“WITH YOSSARIAN YOU CAN INCREASE THE DIVERSITY AND FREQUENCY OF YOUR AH HA! MOMENTS.” OH REALLY?
Type “beauty” into Google image search, and you’ll see endless photos of white models. Search “beauty” in Yossarian, the metaphorical search engine, and it returns pictures of men shaking hands, a little boy dressed as a super hero, and burning money. Keep scrolling and new understandings of “beauty” pop up.
Compared to Google, the results seem random and confusing, but that’s Yossarian’s benefit, argues its creator J. Paul Neeley. “Google is an incredibly powerful tool, if you know what you’re looking for,” he told Fast Company. “But it’s really problematic in creative terms, if you’re trying to generate new ideas.” Staring at Google’s singular view of a given concept doesn’t exactly inspire. All queries go through the filter bubble–the algorithms that guess what we want, like Google autocomplete. Filter bubbles, the theory goes, lead to group-think and hinder creativity. And even on Pinterest, a favorite among creative types, the visual representations of ideas tend to converge on one definition.
A search engine that spits out metaphors, like Yossarian, however, can get people thinking about how to define a topic in new and interesting ways. “With Yossarian you can increase the diversity and frequency of your aha moments,” the site promises.
That’s quite the sell, and a rosy view of technology as something that makes us better people. Yet, Yossarian isn’t the first–and probably won’t be the last–technological attempt to make us more creative. (If that’s even possible.) Seenapse, a search engine that came out this summer, promises better brainstorming by bringing together disparate parts of the Internet. That might lead to new, interesting mental associations.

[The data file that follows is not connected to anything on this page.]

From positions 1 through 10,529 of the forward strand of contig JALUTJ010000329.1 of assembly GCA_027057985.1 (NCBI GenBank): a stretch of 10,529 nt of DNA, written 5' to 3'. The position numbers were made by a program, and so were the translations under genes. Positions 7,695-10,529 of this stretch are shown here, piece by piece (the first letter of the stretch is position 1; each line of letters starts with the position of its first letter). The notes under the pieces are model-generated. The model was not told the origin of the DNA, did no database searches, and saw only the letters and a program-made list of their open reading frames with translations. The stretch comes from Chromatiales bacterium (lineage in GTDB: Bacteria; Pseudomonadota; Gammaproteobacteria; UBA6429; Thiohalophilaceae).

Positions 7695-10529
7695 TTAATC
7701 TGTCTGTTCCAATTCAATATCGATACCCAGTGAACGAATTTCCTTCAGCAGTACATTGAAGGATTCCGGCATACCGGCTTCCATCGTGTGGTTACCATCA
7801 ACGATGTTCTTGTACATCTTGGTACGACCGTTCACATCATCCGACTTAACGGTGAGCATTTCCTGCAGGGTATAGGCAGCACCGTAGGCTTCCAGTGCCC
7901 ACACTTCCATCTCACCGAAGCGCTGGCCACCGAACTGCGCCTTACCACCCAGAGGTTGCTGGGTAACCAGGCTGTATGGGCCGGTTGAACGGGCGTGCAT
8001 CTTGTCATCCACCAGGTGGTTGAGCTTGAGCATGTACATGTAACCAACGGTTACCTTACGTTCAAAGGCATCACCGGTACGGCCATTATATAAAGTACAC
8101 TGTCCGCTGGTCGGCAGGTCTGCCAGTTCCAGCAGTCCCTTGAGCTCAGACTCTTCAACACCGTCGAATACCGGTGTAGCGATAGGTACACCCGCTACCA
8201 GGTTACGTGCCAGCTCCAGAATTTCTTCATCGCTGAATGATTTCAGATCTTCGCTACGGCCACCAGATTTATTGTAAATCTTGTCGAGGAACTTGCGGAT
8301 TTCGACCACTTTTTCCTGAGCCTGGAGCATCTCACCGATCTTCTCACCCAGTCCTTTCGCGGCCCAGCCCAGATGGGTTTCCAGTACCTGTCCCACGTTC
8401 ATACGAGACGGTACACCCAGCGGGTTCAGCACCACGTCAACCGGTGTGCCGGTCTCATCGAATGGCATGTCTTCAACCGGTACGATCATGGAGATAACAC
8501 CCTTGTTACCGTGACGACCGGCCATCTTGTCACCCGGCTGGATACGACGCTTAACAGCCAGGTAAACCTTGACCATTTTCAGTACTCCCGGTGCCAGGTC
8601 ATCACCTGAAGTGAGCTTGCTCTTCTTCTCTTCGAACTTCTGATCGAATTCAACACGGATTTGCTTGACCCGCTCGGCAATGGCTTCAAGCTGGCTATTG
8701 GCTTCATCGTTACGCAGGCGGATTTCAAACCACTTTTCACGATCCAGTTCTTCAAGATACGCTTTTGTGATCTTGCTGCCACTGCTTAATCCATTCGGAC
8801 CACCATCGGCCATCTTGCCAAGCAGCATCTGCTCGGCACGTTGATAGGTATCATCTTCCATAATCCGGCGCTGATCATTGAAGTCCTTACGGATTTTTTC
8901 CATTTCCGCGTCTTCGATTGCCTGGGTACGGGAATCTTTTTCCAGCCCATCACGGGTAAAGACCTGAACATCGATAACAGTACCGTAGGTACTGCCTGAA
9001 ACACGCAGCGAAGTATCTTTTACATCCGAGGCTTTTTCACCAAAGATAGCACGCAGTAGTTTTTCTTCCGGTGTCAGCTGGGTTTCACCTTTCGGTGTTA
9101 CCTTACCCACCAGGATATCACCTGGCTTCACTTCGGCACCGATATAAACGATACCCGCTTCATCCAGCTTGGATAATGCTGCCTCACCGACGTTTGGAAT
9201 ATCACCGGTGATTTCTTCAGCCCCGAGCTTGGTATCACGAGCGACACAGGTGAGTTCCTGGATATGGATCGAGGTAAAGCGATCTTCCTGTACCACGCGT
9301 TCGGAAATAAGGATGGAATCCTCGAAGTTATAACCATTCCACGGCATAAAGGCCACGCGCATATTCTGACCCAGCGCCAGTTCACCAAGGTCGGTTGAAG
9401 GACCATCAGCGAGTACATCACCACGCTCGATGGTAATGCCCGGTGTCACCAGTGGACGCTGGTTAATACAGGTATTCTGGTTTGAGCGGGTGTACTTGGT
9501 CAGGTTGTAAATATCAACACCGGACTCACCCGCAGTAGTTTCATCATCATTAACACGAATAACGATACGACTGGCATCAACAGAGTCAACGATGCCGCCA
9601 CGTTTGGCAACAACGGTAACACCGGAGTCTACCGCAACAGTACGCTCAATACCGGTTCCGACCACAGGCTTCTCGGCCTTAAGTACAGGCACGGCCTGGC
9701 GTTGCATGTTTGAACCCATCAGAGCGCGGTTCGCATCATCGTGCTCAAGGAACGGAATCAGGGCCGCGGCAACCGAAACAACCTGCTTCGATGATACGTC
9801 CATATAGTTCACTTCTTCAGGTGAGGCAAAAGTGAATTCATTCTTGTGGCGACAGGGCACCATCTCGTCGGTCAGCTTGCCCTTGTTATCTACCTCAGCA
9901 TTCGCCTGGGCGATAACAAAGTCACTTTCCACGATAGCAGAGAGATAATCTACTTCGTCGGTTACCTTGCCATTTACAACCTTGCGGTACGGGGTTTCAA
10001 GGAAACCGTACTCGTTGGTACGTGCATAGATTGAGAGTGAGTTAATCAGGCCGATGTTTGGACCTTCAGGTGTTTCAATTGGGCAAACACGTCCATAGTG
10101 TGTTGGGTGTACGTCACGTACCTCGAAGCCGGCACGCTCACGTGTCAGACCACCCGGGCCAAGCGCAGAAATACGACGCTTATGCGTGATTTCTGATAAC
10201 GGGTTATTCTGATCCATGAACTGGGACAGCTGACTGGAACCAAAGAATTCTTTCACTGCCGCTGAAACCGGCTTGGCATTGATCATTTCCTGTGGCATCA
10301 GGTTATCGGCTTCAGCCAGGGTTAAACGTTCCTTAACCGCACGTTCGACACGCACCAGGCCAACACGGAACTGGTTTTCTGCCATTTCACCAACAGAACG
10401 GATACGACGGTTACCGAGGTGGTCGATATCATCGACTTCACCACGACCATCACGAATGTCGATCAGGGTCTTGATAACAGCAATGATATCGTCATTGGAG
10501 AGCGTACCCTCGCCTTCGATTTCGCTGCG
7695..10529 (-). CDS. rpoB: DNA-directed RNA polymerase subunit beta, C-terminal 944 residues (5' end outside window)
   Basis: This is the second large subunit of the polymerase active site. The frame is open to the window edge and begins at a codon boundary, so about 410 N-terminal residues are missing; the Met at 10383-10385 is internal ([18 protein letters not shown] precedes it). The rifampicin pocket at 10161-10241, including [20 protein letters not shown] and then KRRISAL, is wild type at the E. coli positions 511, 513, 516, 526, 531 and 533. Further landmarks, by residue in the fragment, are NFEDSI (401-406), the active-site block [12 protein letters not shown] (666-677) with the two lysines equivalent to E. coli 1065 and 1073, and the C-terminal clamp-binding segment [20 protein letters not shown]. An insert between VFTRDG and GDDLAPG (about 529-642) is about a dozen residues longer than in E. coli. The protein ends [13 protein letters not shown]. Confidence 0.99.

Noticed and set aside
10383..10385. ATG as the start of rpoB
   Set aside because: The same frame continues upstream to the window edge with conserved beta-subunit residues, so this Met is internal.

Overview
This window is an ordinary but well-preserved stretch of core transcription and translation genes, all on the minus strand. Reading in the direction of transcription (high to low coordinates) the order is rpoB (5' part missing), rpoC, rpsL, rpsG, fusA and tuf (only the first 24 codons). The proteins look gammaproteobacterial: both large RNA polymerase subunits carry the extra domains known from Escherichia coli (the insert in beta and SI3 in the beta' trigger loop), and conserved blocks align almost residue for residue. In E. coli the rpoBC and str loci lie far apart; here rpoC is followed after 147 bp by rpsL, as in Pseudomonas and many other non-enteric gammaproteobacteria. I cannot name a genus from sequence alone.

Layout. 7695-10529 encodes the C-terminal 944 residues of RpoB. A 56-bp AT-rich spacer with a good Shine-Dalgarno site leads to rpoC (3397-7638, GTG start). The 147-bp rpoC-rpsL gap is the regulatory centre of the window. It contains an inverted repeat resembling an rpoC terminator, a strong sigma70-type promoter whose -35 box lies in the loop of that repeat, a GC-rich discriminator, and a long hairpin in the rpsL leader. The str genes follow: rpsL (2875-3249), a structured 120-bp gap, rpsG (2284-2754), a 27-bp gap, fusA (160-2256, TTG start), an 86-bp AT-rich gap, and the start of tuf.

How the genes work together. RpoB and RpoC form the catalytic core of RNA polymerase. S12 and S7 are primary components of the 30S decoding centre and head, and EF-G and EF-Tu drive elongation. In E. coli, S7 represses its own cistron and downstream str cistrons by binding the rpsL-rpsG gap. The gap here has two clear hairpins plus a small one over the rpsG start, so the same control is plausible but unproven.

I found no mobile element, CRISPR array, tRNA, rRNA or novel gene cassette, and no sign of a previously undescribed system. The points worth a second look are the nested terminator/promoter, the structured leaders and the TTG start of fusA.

Neeley, along with two co-founders built Yossarian, which launched last month, based on some actual science: the widely held idea that visual metaphors help people think of original ideas. Neeley believes that “any supreme insight is a metaphor.” A handful of research backs up a milder version of that theory. One study found just showing people an illuminated lightbulb led to more creative insights. In another participants that looked at an image of a brain outside of a box literally thought outside the box. At the very least, seeing metaphors about creativity, leads to creative thinking.
Yossarian takes that idea a step further, suggesting that metaphorical images will lead to more insights. “Metaphors are really weird, they’re always patently false,” said Neeley. “If I tell you love is a river, the first thing your mind does is say ‘no, love is not a river.’ It takes a moment where you have a flip: Love can be a river, it can ebb and flow, it’s ever changing.” By scrolling through Yossarian, a person’s mind can get to that “flip” faster and more often.
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